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FSSK Legal Blog

Bringing you the latest and most informative legal information.

Purchase Agreement Disclosures: Too Much is Better Than Not Enough

Purchase Agreement Disclosures: Too Much is Better Than Not Enough

WHAT IS A PURCHASE AGREEMENT DISCLOSURE?

To disclose means to make information known, and a real estate purchase agreement disclosure does exactly that; it apprises potential buyers of the condition of the property. These statements are typically given once a buyer has accepted an offer. In Minnesota and most other States, disclosure statements are not required for commercial property, or when acquiring a foreclosed property at sheriff’s sale or via a deed in lieu of foreclosure.

WHY IS A PURCHASE AGREEMENT DISCLOSURE IMPORTANT?

In Minnesota, sellers are required under the law to disclose all material facts of which they are aware that could adversely and significantly affect an ordinary buyer’s use or enjoyment of the property or any intended use of the property. (Codified at Minn.Stat., §§ 513-52-513.60). However, this does not extend to the duty on the part of a seller to acquire knowledge or discover matters that are not in fact known by the seller. For example, although a seller would be required to disclose a potential issue with the roofing due to a leaking ceiling, he would have no obligation to perform an inspection of the roof in the absence of any water intrusion. The key with disclosure laws is to protect buyers from fraudulent non-disclosures. That objective isn’t met if sellers are held accountable for defects of which they are unaware.

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The High Stakes of Real Estate Purchase Agreements

The High Stakes of Real Estate Purchase Agreements

In Monopoly, prospective properties on Park Place and Illinois Avenue are purchased “as is.” The money used to purchase them isn’t real. There are no negotiated purchase agreements. The highest negative stake is losing face to fellow competitors by going belly-up in debt and forfeiting conquered properties.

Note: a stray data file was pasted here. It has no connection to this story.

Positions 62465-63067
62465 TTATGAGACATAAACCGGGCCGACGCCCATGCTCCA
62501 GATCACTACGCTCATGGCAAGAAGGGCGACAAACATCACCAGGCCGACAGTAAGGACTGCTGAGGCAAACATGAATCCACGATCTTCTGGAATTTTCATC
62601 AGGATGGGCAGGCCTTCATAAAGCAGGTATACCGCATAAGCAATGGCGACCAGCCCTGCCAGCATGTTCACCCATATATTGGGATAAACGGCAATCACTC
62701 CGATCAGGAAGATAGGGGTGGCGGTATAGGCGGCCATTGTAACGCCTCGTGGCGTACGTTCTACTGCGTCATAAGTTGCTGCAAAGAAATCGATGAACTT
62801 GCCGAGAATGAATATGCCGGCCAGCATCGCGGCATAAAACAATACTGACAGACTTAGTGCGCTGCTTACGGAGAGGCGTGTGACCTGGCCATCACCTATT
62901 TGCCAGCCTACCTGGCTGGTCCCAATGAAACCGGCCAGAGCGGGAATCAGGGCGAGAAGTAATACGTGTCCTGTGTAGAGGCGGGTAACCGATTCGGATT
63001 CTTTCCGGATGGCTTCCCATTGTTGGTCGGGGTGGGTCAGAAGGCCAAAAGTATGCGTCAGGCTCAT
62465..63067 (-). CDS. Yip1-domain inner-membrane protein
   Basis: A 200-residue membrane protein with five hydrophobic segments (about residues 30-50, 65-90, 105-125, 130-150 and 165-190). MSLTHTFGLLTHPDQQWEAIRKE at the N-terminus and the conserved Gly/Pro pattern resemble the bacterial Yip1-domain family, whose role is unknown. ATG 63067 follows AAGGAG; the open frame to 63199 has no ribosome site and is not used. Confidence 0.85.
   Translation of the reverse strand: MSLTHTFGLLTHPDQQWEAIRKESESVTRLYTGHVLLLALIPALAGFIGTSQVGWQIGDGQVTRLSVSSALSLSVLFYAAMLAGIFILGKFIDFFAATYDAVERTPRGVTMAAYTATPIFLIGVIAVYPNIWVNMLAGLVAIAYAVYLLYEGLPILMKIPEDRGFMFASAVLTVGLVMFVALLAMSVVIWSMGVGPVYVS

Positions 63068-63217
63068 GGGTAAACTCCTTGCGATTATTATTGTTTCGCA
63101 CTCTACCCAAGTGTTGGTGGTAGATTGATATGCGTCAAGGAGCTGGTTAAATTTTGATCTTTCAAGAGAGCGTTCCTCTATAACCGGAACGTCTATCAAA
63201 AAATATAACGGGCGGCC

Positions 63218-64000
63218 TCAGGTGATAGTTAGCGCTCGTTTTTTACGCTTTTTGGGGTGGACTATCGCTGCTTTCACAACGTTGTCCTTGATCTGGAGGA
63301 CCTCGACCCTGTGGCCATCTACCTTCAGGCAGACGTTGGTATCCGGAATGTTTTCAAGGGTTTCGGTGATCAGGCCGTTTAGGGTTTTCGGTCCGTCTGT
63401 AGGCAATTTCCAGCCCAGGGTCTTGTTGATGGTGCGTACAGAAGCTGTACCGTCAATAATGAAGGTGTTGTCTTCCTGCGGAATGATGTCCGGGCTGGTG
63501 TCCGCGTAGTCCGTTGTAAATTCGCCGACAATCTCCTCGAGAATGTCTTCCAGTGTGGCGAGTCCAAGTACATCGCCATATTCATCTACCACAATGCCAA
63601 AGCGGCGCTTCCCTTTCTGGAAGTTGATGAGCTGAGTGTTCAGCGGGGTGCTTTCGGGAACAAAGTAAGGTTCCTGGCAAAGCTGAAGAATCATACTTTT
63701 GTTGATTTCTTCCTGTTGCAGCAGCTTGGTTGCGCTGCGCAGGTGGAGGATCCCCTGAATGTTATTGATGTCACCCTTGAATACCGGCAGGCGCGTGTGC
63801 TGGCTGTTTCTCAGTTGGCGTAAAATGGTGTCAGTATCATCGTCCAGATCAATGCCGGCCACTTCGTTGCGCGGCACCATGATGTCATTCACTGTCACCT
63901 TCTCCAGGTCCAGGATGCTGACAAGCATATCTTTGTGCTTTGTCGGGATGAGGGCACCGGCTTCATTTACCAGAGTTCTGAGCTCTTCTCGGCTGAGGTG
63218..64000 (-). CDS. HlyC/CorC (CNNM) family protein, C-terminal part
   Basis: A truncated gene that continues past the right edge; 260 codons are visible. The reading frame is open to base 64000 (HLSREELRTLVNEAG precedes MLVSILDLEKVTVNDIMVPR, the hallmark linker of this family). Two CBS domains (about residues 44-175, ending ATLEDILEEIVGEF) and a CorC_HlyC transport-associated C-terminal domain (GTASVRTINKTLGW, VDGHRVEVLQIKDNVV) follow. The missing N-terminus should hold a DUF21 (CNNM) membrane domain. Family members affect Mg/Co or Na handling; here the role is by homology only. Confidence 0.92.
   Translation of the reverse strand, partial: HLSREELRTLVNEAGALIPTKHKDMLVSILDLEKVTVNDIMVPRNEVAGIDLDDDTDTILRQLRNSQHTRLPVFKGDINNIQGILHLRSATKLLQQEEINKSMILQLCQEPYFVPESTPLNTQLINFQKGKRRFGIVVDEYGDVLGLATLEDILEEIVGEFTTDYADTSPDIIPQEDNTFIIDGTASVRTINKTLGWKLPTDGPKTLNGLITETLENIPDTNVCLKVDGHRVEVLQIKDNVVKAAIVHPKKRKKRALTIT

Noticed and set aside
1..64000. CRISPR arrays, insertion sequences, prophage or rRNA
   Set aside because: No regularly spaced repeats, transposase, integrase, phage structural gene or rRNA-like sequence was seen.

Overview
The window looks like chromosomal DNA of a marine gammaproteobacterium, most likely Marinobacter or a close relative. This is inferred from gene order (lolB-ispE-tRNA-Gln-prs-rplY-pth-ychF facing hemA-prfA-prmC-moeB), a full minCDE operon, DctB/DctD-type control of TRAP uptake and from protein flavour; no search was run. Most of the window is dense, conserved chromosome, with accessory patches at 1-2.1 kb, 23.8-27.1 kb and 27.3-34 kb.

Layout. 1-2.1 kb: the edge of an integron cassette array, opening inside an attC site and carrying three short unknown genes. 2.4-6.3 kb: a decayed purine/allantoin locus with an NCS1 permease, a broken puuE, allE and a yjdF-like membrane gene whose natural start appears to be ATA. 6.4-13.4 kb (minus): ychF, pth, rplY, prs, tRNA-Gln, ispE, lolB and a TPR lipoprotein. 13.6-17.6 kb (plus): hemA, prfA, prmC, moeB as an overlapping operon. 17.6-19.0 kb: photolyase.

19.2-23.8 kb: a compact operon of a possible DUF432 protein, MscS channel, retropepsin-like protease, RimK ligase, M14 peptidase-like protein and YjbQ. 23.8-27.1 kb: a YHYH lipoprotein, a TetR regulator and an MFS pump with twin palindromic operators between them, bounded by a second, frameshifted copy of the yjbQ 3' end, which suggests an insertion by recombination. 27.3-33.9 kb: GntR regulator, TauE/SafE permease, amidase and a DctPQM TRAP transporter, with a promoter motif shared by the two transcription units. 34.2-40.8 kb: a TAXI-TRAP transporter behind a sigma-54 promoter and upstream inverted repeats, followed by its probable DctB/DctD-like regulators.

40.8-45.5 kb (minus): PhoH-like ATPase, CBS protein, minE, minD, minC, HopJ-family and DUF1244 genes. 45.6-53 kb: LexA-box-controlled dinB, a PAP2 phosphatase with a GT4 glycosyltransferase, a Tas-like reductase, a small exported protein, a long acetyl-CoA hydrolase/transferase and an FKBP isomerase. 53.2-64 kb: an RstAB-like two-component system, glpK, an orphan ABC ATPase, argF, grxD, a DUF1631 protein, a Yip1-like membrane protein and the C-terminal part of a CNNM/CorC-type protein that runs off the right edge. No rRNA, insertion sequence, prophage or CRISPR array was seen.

“But here in the real world,” to borrow a line from Country-Western singer Alan Jackson, buying real estate is “not that easy at all.” Buyers, when making what in most cases will be the single most important purchase of their lives, need to have a solid handle on the ins-and-outs of the transaction to avoid headaches down the road. The terms of a real estate deal are set forth in a written purchase agreement.

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Common Lawsuits Involving Homewner Associations

Common Lawsuits Involving Homewner Associations

Disputes between owners and homeowners associations (HOA) are pretty common-place, and can become quite unpleasant and may quickly escalate to a frenzied state, especially when the relationship between the parties is already strained or the disagreement involves a significant amount of money.

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Prevent construction disputes with these tips

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2013 is shaping up to be the year of the bulldozer. Construction is up in the U.S. for new single-family homes, and building permits are on the rise. This February, builders in the U.S. started work on more houses and apartments and obtained permits for future construction at a faster pace than we've seen since June 2008, according to an article in the Star Tribune from the Associated Press.

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